1. Have a record of your accidentDrivers often have completely different memories and descriptions of an accident. With video proof that you weren't the driver responsible for a car crash you can save yourself from being found at fault by a car insurance company -- and receiving the higher auto insurance rates that go with that finding.
Your dash cam footage can also expedite your claim, as it may prevent you from having drawn-out discussions with insurance companies about who was at fault.
2. Get out of a ticketIf you're stopped for a traffic violation you didn't commit, offer up your dash cam footage to the law enforcement officer before the ticket is written. If the officer won't watch it, bring the footage to court to contest the ticket. Moving traffic violations will normally give you points on your state driving record and raise your car insurance rates. Not receiving a ticket -- or beating a ticket in court due to video proof of no wrongdoing - will keep you from a nasty auto insurance surcharge. Recently in New York a two-way dash cam saved a driver from receiving a ticket for using his cellphone while driving. The officer let the driver go without a ticket after viewing dash cam footage showing the motorist wasn't talking on his phone, but merely scratching and tugging on his ear.
3. Help fight insurance fraudIf you have a feeling the accident you were in, or just witnessed, may have been a “crash for cash,” turn over your dash cam footage to the insurance companies involved, or to the state insurance fraud unit, to investigate. Catching a fraudster in a staged accident, can indirectly lower your rates. (Watch a video compilation of Russian scammers caught at work.) The FBI estimates that the cost of insurance fraud is more than $40 billion per year. When auto insurers unknowingly settle fraudulent claims, all motorists pay hundreds of dollars extra each year because companies divide the cost of claims among consumers. Mercury Insurance's Special Investigations Unit (SIU) often uses video to fight insurance fraud. For example, a car collision captured on a dash camera showing a driver making a sudden and unnecessary stop helped the Mercury SIU team defend their insured in a personal injury claim. The dash cam evidence directly resulted in the claim and pending lawsuit against Mercury's customer being dropped.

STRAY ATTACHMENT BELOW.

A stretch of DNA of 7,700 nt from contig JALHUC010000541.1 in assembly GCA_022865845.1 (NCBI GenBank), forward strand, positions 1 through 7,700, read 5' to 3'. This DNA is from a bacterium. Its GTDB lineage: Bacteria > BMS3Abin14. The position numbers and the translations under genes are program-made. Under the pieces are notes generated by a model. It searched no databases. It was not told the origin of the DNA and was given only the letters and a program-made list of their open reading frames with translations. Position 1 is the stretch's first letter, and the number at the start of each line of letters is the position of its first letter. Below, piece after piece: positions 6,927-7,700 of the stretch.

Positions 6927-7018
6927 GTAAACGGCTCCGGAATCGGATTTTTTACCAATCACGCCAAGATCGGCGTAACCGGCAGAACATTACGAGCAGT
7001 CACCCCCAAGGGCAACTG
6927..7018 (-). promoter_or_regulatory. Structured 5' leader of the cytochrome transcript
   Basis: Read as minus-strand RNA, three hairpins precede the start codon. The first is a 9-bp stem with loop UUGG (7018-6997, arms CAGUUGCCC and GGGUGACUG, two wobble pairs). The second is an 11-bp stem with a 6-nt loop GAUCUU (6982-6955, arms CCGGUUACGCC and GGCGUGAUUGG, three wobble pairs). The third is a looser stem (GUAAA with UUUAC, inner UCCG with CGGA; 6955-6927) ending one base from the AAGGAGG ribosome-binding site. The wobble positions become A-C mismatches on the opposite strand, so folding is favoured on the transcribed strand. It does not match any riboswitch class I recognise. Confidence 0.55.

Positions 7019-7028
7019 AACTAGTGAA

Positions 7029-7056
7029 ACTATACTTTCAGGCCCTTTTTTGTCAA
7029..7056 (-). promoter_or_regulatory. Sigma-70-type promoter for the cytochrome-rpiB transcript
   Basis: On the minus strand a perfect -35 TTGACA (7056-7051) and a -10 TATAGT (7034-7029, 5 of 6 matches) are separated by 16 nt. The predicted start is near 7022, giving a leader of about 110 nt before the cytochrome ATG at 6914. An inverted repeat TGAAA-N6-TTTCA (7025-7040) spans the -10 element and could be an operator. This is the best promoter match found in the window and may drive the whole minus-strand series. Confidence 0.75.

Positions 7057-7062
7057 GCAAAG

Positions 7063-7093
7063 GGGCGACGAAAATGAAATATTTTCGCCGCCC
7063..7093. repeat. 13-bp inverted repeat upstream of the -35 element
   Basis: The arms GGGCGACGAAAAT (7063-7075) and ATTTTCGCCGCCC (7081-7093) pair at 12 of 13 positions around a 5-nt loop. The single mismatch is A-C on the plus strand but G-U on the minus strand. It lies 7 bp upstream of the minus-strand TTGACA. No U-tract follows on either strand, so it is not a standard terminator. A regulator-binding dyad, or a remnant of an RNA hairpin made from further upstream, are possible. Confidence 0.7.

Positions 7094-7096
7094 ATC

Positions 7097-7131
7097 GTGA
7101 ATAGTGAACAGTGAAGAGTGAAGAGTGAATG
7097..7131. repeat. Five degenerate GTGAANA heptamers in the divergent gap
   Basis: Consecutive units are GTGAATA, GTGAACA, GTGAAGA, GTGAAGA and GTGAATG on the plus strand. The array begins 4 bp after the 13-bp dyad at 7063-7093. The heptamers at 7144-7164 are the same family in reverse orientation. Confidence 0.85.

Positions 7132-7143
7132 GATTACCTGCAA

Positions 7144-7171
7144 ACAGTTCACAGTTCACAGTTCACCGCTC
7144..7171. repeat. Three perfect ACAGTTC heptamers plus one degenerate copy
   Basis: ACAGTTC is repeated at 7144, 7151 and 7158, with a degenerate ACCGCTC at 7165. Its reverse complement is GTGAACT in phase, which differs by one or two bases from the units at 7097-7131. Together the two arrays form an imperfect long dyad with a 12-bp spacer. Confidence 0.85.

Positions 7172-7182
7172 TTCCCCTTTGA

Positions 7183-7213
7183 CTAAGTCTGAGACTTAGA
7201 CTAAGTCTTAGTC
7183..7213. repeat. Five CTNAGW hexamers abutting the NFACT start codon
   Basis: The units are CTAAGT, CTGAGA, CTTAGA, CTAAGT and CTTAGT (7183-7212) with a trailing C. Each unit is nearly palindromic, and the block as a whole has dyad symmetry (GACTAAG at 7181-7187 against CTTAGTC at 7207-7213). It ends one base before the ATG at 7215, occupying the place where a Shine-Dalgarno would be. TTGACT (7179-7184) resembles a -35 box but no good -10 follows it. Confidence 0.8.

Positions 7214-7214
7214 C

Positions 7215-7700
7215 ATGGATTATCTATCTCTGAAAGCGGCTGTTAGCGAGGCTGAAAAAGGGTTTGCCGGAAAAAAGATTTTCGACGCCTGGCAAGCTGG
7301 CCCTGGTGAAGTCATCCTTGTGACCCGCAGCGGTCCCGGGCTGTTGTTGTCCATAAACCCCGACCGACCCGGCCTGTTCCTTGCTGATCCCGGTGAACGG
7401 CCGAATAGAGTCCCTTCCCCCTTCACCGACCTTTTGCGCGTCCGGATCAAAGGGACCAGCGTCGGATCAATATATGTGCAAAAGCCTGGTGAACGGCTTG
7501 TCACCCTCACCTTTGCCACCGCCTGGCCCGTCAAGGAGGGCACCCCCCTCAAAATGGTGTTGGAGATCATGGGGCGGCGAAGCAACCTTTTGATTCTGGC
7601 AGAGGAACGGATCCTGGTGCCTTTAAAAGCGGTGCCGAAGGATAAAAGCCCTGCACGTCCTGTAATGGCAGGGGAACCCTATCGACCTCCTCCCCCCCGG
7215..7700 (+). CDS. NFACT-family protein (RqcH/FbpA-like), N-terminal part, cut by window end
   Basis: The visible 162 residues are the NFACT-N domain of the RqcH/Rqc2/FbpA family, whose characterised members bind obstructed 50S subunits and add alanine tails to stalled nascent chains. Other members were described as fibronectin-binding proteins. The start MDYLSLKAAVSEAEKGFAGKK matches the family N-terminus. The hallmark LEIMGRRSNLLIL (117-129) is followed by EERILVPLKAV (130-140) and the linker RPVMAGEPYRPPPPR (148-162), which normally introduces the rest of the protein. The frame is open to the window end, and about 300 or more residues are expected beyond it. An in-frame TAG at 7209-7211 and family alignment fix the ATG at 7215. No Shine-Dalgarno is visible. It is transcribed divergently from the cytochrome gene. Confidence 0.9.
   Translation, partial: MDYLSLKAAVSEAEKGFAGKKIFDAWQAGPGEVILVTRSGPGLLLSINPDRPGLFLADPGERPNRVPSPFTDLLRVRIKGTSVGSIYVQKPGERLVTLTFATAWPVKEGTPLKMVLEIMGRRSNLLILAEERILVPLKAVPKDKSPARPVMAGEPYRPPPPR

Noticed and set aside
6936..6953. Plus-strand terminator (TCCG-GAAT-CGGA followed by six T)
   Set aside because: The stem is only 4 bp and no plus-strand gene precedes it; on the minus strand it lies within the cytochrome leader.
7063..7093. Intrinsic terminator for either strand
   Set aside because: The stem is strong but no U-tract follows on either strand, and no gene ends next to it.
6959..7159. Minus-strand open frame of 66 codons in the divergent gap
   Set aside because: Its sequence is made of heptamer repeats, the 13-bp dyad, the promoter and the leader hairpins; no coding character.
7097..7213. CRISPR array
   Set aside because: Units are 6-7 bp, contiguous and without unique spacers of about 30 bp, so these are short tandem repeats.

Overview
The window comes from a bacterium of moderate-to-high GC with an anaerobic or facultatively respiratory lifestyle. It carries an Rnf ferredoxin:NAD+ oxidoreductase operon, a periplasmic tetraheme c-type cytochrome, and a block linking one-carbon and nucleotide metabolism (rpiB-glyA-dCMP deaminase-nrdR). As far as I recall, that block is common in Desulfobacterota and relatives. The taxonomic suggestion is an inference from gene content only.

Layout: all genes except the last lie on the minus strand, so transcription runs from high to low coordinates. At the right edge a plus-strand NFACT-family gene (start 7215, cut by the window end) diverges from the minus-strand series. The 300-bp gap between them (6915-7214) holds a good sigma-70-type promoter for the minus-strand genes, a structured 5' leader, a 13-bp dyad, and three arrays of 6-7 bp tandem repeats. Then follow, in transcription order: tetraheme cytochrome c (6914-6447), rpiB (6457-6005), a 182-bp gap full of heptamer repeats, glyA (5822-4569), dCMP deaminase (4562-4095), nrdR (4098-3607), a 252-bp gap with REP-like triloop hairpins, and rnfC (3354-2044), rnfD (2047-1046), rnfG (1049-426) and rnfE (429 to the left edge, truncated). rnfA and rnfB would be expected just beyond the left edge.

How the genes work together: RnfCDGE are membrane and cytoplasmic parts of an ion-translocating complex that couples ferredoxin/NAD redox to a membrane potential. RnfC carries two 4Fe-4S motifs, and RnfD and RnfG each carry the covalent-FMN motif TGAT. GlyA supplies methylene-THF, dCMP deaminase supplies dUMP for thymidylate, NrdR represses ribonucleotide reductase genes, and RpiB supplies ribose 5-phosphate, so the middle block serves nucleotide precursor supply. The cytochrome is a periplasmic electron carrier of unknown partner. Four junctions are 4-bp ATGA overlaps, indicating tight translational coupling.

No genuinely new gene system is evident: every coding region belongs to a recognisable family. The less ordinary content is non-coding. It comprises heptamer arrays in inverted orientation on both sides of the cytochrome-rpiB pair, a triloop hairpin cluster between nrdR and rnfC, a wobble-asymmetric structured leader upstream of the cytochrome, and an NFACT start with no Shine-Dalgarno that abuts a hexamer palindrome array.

Dan Bales, national director of SIU, said in a statement, “People try to cheat the system every day, and dash cams have become a huge asset for our team and drivers to fight these fraudsters.”
4. Make you a better driverDancers look in the mirror to correct their technique, athletes watch video of their previous games to improve their play, and you can review your daily driving footage to become a better driver. Reviewing how you drove in the last week can help you see ways to correct driving mistakes, such as braking too hard or switching lanes abruptly. Being a better driver should lead to a good driving record, which should lead to you obtaining (or keeping) a good driver discount. A good driver discount is one of the best car insurance discounts to have since it can be up to 25 percent and typically extends to most of your auto coverages.
5. Review your teenager's driving skillsDrivers under the age of 25 have some of the highest car insurance rates due to their lack of experience behind the wheel and tendency to crash and cause claims. Anything you can do to keep your young driver from getting in an accident or from getting a ticket -- either of which is bound to raise your already high rates into the stratosphere -- is well worth the effort. Set up a regular time to review the dash cam footage and see what your child can do better and take your teen out to practice those skills. “A teen's first month behind the wheel is many times more dangerous than his sixth,” says Insurance.com managing editor Des Toups. “Whatever you can do to make those first few miles safe is critical.” A two-way dash cam or multiple dash cameras for a teen could be a good idea. That way you can see not only how your teen is driving but what is going on inside of the vehicle. Is your teenager paying attention to the road or instead is he texting, on his cellphone or distracted by passengers? You can curtail bad behavior inside the car before it leads to an accident or ticket.
Video is an integral part of American Family Insurance's TeenSafe Driver Program, which allows parents to see events that triggered erratic or abrupt moves on the road.Keeping a driving record clean will lead to your child to receive a good driver discount quicker (typically you must have a license with a clean record for at least three years to be eligible).